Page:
Isn’t that the truth of the gospel?  That the way you are feeling now is not the end.  It is temporary and God sees you and meets you in this.  Even now.  That the way you fear and fret and fume are not final, but are the growing pains of something new being born, being reversed, being corrected, and being renewed.   That the way that you feel unloved is not the whole of the matter or the whole of you; there is One who holds you tenderly and dearly and without regard to the prejudices, injustice, and history of human fallibility.  Your worth, your value, is not dependent on how you presently feel, or what someone believed about you, but the One who deemed all Creation good and you are a part of that.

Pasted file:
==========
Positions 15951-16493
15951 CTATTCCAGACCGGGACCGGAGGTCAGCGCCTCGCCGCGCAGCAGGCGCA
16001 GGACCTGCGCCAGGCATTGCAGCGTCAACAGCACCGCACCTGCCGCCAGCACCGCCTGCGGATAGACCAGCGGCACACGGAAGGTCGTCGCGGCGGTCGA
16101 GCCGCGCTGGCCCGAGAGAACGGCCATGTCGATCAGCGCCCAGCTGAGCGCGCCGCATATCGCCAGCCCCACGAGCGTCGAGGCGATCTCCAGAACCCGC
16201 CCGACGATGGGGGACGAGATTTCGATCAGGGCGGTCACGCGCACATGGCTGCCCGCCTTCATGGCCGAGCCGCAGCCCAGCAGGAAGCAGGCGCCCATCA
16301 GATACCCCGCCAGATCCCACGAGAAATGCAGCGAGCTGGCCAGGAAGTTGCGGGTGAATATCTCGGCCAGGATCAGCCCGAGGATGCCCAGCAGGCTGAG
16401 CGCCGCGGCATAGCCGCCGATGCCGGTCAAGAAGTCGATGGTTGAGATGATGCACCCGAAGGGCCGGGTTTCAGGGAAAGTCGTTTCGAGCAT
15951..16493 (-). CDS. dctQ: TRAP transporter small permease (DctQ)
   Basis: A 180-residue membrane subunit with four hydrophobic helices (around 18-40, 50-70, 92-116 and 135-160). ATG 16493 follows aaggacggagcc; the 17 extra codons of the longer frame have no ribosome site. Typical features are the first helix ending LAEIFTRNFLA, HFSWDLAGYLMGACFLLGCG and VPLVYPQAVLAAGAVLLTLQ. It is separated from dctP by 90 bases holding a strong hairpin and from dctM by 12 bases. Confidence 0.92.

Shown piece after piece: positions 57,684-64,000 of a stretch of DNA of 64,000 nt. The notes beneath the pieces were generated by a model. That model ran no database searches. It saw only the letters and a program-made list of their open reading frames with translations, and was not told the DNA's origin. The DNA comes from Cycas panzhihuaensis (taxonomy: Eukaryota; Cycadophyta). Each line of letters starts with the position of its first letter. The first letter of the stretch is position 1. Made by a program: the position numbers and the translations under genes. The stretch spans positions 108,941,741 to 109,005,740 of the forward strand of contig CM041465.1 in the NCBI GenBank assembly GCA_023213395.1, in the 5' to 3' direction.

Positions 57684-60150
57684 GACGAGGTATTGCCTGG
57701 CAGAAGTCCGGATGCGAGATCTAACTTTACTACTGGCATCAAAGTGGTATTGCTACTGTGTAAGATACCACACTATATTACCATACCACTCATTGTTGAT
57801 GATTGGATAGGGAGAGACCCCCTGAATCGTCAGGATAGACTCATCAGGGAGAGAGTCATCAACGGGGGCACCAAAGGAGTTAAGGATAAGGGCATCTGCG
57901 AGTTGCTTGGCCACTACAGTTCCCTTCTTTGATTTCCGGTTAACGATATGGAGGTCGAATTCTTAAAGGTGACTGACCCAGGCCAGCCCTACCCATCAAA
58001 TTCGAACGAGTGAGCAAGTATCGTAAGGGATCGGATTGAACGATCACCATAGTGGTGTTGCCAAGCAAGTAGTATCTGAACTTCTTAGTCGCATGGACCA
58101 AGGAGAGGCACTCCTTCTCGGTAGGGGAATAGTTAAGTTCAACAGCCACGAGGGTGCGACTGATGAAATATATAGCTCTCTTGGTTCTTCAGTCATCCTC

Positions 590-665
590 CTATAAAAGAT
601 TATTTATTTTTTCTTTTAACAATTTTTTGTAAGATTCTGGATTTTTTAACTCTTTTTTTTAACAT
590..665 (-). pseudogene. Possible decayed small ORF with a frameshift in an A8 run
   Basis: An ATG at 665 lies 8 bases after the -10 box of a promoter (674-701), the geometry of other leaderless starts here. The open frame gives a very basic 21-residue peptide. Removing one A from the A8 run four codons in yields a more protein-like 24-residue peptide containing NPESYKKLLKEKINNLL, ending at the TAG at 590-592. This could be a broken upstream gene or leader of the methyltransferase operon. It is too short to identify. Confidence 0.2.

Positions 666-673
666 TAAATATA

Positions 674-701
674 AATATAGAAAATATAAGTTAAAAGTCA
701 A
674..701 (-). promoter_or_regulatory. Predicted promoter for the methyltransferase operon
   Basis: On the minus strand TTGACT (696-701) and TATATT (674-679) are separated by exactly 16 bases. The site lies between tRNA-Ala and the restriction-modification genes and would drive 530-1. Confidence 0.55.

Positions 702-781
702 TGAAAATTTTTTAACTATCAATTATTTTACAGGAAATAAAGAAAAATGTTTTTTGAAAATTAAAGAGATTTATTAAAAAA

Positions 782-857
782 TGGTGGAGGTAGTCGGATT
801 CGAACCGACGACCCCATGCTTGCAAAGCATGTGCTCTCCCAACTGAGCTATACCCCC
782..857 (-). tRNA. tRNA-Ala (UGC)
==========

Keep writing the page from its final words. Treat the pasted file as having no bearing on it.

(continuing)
Who would not have wanted to hear and reach for the Doctor that day?  I am reminded of Dr. Kizzmekia Corbett, the African American woman viral immunologist who was absolutely instrumental in developing the Moderna vaccine.  She attended UMBC and at a young age studied health disparities, the very same health disparities that she would see occur again as a scientist grappling with the pandemic.  I thank God for her.  Thank God for her persistence and dedication despite being only 18 percent of persons graduating in her field of STEM, only 2 percent who are black. [1] Thank God that she was willing to combat  the understandable distrust in the black community of the vaccine given the systemic racism that has plagued America and made African Americans subjects against their will and permission.  But Corbett comes to us on a level place and says to the crowds:  “the onus is on scientists, physicians and vaccine developers to prove they are trustworthy. What I say to people, firstly, is that I empathize and then, secondly, is that I’m going to do my part in laying those bricks…And I think that if everyone on our side, as physicians and scientists, went about it that way, then the trust would start to be rebuilt.”[2]